carriages were purchased from outside contractors,         among mid-19th-century skilled engineers, giving
but carriage makers were required for maintenance          those involved wide experience of industrial
and repair. Railway carriages were constructed             workplace conditions and practices.20 In spite of
largely of wood, and the skills involved differed little   Brighton’s isolation from major industrial centres,
from those required to build coaches used on the           the recruitment of such men would have ensured
roads. Since coachbuilding was an industry present         that work organization and practices came to
in many towns in the 19th century, suitably-skilled        resemble those elsewhere.
employees would have been relatively easy to                   There is little evidence for such intermediate
recruit. The pattern of birthplaces among the 30           moves among the less-skilled workers, apart from
carriage makers identified in the 1851 CEBs is thus        those arising from the LBSCR’s promotion policy.
not surprising, each of the four areas distinguished       But since many of these men were born in Sussex, it
in Table 1 provided a significant share. The Sussex-       is possible to discover something about their family
born came from towns such as Lewes, Billingshurst          backgrounds and the type of work they themselves
and Storrington, while those born ‘elsewhere’ were         may have been engaged in before being recruited
largely drawn from towns in southern and eastern           by the LBSCR. It would have been feasible to seek
England such as Sevenoaks (Kent), Richmond                 1851 employees in the 1841 CEBs of their birthplaces,
(Surrey), and North Elmham (Norfolk).                      but the general use of this approach was rejected
    In summary, while the ‘railway servants’ and           because of the limitations of the 1841 CEBs.21 A more
railway labourers were largely drawn to Brighton           practical method was to note the names of men
from Sussex itself or neighbouring counties, a             recruited between the date of the 1851 census (30
significant proportion of the workshop employees           March) and the writing of the 1857 LBSCR Traffic
were from farther afield and this latter group injected    Department ledger, then seek these names in two
a new population element into the town. In the             easily accessed sources, the 1851 CEBs for Brighton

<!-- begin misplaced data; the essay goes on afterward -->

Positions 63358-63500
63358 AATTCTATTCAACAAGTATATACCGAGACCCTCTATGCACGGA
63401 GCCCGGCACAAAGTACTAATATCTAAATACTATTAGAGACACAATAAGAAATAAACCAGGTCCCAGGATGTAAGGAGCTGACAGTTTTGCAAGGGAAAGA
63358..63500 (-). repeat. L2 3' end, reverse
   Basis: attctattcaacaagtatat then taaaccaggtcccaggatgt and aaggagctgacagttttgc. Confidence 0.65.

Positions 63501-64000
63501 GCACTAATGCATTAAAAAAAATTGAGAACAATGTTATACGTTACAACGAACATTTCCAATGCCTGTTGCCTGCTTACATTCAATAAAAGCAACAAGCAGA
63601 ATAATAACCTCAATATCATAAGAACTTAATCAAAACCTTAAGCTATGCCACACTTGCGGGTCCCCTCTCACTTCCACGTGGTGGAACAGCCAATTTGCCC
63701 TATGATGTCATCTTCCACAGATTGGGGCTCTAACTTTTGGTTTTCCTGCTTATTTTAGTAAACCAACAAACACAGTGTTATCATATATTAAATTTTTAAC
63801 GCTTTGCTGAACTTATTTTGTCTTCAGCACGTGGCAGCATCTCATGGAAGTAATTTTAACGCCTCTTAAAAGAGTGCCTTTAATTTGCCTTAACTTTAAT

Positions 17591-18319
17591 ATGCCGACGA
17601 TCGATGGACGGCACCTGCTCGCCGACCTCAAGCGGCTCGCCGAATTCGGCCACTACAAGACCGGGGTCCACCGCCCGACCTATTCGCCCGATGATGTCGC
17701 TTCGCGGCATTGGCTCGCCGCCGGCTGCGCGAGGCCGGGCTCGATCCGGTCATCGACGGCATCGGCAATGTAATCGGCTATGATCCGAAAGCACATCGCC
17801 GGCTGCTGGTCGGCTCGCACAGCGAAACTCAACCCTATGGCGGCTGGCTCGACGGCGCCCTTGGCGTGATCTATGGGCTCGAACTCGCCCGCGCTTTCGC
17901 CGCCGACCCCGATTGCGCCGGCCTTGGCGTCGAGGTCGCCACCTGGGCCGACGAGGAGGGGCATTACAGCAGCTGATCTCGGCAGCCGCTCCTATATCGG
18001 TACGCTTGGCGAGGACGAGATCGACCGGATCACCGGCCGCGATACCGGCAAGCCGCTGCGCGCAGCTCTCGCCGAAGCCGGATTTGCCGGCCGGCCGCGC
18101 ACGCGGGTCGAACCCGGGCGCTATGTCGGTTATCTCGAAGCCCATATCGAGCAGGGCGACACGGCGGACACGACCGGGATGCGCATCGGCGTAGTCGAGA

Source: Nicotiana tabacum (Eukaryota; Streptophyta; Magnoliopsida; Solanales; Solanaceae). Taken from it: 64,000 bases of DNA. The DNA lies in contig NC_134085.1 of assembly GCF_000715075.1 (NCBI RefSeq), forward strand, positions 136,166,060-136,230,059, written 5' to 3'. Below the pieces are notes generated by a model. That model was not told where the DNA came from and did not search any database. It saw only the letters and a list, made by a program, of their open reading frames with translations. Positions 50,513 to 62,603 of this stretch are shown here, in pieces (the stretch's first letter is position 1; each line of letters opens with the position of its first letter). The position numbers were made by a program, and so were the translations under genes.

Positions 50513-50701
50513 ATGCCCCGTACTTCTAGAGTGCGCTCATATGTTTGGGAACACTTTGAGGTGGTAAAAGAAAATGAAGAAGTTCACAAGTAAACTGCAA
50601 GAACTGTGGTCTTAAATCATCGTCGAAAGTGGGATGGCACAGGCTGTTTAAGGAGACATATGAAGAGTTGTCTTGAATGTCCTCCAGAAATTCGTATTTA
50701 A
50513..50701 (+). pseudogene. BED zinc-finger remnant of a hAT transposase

1850s this group was still small, but it marked the        (on fiche with name index) and the 1851 CEBs in
beginning of a significant change in Brighton’s social     print (alphabetical order in each district volume)
character.                                                 for East Sussex.22
                                                               A small group for whom 1841 CEB evidence was
      F A M I LY B A C K G R O U N D S A N D               sought comprised seven smiths employed in the
          INTERMEDIATE MOVES                               locomotive works in 1851 who had been born in
                                                           East Sussex. Four were found working as blacksmiths
Among the many questions thrown up by the facts            in their birth parishes in 1841, three of whom had
presented above are those concerned with the family        blacksmith fathers living nearby who had no doubt
backgrounds and work experience of the men                 provided their training. Two were not traced, and
200   B R I G H T O N ’ S R A I L WA Y W O R K E R S

 Table 2. LBSCR recruits 1851–57.                                                            and     in    other    places.
                                                                                             Occupations in 1851 varied
                    LIVING IN BRIGHTON 1851 LIVING IN EAST SUSSEX 1851
                                                                                             with place of residence (Table
 Place of birth      Independent        Parents            Independent          Parents
 Brighton                   8               11                    0                 0        3).
 Rest of Sussex            11                1                   10                10            Of those living in the
 Elsewhere                  8                3                    0                 1        parental home, few Brighton-
 Total                     27               15                   10                11
                                                                                             resident recruits had any
                                                                                             recorded occupation other
 Table 3. 1851 occupations of LBSCR recruits 1851–57.                                        than ‘scholar’ or ‘helping
 Occupation           Independent Parents Independent Parents                         Total
                                                                                             father’, while all those living
 Labourer                   14              1                4               6         25    in East Sussex who were not
 Trade/craft                 7              0                4               0         11    scholars, were labourers. In